Important policies like the ICAP have the potential to channelize energy efficiency efforts in the desired direction while also meeting India’s developmental needs. In this exercise, we tried to decode ICAP recommendations for the residential cooling electricity demand to derive actions required to achieve the targets specified by ICAP. Further we analysed the impact of these recommendations on electricity demand for space cooling appliances like ceiling fans, air conditioners, and refrigerators using the PIER model. The results of the same have been shared in this article
The India Cooling Action Plan (ICAP) was introduced by the Ministry of Environment, Forests and Climate Change (MoEFCC) in September 2019. ICAP provides a 20-year perspective and recommendations to address the challenges of increasing energy demand for cooling and refrigerant usage.
Rumi is an open-source energy-systems modeling platform developed by Prayas (Energy Group) with a focus on demand-oriented modeling. PIER (Perspectives on Indian energy based on Rumi) is an India energy model built with Rumi. Both Rumi and PIER are available publicly as github repositories. PIER includes a detailed bottom-up residential demand projection model, which currently estimates demand up to FY31.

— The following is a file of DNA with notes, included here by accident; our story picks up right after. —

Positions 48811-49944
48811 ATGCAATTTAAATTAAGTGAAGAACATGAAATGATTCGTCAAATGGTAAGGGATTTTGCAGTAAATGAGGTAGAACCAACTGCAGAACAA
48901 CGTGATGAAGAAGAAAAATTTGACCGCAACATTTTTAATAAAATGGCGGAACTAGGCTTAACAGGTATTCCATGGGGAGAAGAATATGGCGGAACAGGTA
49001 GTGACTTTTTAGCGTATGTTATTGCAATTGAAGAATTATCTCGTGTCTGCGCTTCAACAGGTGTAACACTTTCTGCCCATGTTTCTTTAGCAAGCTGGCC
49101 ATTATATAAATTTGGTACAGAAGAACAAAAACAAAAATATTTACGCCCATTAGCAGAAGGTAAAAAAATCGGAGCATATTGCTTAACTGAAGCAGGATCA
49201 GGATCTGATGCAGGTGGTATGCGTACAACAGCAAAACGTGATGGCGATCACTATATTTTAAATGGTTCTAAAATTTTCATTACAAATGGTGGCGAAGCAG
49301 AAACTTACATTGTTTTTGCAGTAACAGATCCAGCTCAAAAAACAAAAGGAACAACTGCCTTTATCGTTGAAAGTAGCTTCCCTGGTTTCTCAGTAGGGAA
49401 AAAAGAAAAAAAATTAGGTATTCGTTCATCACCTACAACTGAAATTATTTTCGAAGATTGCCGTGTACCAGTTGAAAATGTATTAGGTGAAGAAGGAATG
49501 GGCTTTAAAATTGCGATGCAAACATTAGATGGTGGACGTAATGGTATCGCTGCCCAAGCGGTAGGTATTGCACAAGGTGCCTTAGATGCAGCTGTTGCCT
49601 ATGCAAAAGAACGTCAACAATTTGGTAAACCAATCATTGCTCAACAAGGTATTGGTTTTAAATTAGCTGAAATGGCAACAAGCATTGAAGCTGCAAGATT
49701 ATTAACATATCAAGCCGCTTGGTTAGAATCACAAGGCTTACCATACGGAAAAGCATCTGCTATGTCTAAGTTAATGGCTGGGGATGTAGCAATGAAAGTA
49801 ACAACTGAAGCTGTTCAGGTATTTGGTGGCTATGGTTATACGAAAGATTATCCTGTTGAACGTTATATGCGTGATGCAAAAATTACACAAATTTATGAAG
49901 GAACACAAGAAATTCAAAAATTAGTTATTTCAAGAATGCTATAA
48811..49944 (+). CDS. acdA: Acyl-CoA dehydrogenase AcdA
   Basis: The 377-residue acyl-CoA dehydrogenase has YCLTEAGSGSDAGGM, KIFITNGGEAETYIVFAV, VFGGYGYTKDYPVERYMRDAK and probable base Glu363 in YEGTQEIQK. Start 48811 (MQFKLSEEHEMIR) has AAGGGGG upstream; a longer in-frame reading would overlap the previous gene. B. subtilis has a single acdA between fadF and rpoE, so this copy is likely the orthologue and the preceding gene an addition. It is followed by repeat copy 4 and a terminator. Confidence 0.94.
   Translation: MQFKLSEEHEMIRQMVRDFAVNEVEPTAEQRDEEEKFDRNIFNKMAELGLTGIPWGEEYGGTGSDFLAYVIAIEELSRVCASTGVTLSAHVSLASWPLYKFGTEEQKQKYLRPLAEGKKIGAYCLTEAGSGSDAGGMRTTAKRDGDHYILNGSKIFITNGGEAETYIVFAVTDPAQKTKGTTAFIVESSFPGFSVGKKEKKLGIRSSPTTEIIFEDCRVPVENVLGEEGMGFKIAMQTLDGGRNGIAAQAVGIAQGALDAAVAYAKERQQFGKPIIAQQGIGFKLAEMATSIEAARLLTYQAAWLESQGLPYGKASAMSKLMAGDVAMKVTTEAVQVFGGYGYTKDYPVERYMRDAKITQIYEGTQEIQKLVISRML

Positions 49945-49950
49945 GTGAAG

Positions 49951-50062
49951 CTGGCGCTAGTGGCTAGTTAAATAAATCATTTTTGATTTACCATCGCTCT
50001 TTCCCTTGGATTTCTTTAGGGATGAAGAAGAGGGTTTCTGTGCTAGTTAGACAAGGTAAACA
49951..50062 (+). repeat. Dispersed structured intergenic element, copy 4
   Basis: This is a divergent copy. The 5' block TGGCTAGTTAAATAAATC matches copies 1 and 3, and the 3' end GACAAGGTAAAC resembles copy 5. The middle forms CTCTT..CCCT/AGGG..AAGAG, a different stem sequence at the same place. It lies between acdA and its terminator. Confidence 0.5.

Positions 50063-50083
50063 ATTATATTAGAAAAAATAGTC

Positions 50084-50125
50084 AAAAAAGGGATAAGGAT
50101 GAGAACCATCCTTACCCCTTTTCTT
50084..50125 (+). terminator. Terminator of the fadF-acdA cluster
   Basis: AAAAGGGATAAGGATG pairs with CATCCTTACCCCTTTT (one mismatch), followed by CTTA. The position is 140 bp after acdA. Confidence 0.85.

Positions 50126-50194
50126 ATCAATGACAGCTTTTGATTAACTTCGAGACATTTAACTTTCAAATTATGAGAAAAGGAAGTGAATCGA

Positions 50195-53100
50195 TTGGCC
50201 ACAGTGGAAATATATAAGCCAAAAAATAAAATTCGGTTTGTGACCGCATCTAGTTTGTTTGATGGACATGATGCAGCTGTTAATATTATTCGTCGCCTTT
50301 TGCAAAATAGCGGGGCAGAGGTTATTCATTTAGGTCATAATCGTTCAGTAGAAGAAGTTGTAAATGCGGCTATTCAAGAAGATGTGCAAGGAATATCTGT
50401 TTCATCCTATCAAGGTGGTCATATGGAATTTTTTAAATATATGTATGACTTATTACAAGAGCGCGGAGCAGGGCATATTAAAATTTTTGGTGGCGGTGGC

The objective of this analysis is to model the impact of ICAP recommendations specific to residential cooling electricity demand using PIER. The results of this effort can help to evaluate the relative impact of ICAP recommendations on reduction in overall residential cooling electricity demand and the feasibility of their implementation. ICAP has provided specific targets which are to be achieved by 2037-38, along with recommendations that can help achieve these targets (see Table 1). In this analysis, impact of recommendations for the residential sector related to building envelope, space cooling appliance ownership and efficiency of air conditioners, ceiling fans and coolers, and effect of AC set point temperature on electricity demand have been modeled using PIER.